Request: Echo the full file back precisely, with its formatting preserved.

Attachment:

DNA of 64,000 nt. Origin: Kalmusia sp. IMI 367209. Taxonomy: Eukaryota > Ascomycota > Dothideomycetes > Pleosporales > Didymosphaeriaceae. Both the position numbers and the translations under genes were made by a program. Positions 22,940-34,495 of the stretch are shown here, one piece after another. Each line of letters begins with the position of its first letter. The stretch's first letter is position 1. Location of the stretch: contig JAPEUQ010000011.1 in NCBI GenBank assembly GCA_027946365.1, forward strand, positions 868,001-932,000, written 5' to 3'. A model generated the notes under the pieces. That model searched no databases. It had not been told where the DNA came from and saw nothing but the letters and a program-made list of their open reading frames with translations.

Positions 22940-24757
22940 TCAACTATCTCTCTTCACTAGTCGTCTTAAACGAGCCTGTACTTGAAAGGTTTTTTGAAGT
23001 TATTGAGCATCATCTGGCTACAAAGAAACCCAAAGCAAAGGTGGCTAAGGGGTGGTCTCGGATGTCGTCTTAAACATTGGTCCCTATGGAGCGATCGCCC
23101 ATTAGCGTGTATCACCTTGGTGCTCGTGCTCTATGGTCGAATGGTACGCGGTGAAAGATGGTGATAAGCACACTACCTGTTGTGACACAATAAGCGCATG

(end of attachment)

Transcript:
DNA of 64,000 nt. Origin: Kalmusia sp. IMI 367209. Taxonomy: Eukaryota > Ascomycota > Dothideomycetes > Pleosporales > Didymosphaeriaceae. Both the position numbers and the translations under genes were made by a program. Positions 22,940-34,495 of the stretch are shown here, one piece after another. Each line of letters begins with the position of its first letter. The stretch's first letter is position 1. Location of the stretch: contig JAPEUQ010000011.1 in NCBI GenBank assembly GCA_027946365.1, forward strand, positions 868,001-932,000, written 5' to 3'. A model generated the notes under the pieces. That model searched no databases. It had not been told where the DNA came from and saw nothing but the letters and a program-made list of their open reading frames with translations.

Positions 22940-24757
22940 TCAACTATCTCTCTTCACTAGTCGTCTTAAACGAGCCTGTACTTGAAAGGTTTTTTGAAGT
23001 TATTGAGCATCATCTGGCTACAAAGAAACCCAAAGCAAAGGTGGCTAAGGGGTGGTCTCGGATGTCGTCTTAAACATTGGTCCCTATGGAGCGATCGCCC
23101 ATTAGCGTGTATCACCTTGGTGCTCGTGCTCTATGGTCGAATGGTACGCGGTGAAAGATGGTGATAAGCACACTACCTGTTGTGACACAATAAGCGCATG